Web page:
Every season, there’s always an anime that eeeeeveryone is talking about. An anime that usually isn’t my cup of tea, but that I’m like well ok I’ll give it a go. The anime this season is a particularly interesting one to me, because not only is it a sports anime, but it’s an anime that is mainly being praised for its visuals. After reading a series of reviews, hearing a ton of History Maker covers, and finding out that it was being simudubbed, I decided to give it a watch.
And boy did it take my breath away.
I’m always skeptical when it comes to an anime being raved about, because I think it’s just the hype train chugging along. Plus, with its main draw being visual’s to most people, I tend to be wary about watching because visuals 100 percent are not my thing. And, in all honesty, if a story focuses on visuals alone to tell it’s story, I don’t think it’s doing its job. Of course there will be some visual elements in anime that just can’t be translated, but as long as the story doesn’t majorly suffer from that, or someone explains later via a monologue what happened, I’m fine with it. But, my major question with these sorts of shows is, is can it carry itself without visuals?
Short answer: Yes. But let’s dive into this a bit more. Why is Yuri on Ice so special? Look at it on paper, and it’s a typical sports anime set up: Protagonist loses heart, has to find it again through an external force or person or group of people. Works toward building themselves back up again, finds themselves back where they started at the beginning of the show, but better, therefore can succeed at what they previously failed at. A typical heroes journey, with fan service peppered throughout. Yuri on Ice isn’t free of the fan service aspects, but those small bits of fan service that happen are short, and play to the characters strengths. When Victor says something crazy, you just go “Ha! That’s Victor for you” and it never seems like any comment, action, or reaction is out of place. Everything is played very realistically, and I think that’s a huge plus in Yuri on Ice’s favor.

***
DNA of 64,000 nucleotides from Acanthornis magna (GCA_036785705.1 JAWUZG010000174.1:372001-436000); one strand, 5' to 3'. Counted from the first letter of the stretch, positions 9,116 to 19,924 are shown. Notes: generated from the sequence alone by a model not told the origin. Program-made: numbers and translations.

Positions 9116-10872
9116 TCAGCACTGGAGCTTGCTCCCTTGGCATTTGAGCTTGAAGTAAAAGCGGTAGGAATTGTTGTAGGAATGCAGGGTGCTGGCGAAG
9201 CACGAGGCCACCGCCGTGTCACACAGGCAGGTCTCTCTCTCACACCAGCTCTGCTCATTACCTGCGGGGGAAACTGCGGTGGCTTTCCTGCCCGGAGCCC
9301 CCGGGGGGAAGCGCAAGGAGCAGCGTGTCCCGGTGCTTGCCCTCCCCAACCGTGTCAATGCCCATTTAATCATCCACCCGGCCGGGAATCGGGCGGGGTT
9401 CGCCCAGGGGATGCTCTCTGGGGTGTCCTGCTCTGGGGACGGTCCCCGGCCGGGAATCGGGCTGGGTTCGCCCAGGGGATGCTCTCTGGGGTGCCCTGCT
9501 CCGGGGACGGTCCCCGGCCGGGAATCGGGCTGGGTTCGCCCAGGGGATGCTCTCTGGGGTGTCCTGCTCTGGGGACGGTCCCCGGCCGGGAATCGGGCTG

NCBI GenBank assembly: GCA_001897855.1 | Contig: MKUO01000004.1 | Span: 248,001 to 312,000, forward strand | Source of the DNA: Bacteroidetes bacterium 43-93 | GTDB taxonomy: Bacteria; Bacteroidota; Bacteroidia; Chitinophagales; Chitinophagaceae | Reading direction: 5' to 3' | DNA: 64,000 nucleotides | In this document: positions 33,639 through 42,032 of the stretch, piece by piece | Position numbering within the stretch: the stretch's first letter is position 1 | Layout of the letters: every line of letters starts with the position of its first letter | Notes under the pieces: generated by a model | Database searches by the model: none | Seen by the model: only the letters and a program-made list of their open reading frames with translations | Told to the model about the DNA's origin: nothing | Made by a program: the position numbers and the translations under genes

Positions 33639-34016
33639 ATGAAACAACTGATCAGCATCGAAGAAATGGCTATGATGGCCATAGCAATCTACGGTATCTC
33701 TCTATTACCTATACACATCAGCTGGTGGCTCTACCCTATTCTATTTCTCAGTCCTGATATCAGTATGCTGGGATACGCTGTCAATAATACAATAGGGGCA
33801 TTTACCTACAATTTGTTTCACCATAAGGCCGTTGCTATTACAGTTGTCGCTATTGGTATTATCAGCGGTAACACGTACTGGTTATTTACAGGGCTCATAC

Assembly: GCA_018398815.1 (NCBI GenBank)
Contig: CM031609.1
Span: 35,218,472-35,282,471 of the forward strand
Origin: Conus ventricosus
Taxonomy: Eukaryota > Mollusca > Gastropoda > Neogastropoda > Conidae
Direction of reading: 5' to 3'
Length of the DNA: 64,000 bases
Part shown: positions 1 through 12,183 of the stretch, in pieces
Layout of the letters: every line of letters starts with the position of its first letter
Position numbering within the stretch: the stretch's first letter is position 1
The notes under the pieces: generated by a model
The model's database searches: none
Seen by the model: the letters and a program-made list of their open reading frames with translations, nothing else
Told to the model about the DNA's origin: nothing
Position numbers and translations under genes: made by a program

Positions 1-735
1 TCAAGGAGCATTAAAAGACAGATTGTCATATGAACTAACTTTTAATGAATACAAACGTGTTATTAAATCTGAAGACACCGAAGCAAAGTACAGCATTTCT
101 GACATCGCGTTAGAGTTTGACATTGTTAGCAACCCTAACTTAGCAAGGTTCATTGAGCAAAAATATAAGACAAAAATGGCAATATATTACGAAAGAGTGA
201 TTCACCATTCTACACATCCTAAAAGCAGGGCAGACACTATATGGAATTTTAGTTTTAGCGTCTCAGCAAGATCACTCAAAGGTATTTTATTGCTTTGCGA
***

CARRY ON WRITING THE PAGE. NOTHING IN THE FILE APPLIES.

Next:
Which leads me to my next point: the characters. In any sports anime I’ve seen, the characters really should be known as caricatures. Granted, I haven’t watched many sports anime, but literally I’ve turned on one episode of a few, gotten fed up and stopped watching because of how one note and cookie cutter the characters are. In Yuri on Ice, every character seems very real. The writing staff took the time to flesh out each character, fill them with hopes, dreams, fears, good traits, and bad traits, and it adds to the charm of the show. Take Victor, for example:
On the surface, he’s the typical goofball, open to expressing himself, over confident sex symbol. Through interactions with Yuuri, however, you see a layer that he obviously doesn’t show to the public: He cares a lot about others, about his legacy as a skater. As soon as he sees Yuuri, he sees the potential in his skating and wants to go help him reach his full potential. It takes someone who’s very in tune with their emotions to be able to see that in other people, and it’s obvious Victor is exactly that: From how other character’s say he makes them feel with his routines, to how much he’s effected Yuri’s mindset from episode 5 onward, Victor is a compassionate person who hides that compassion behind the guise of confident arrogance. Are either sides of Victor bad? Not at all. They’re what make him such a multi-faceted character, and part of what makes the show great. It takes an amazing staff of writers to add this sort of depth to one of the supporting characters, so how does the main character stack up?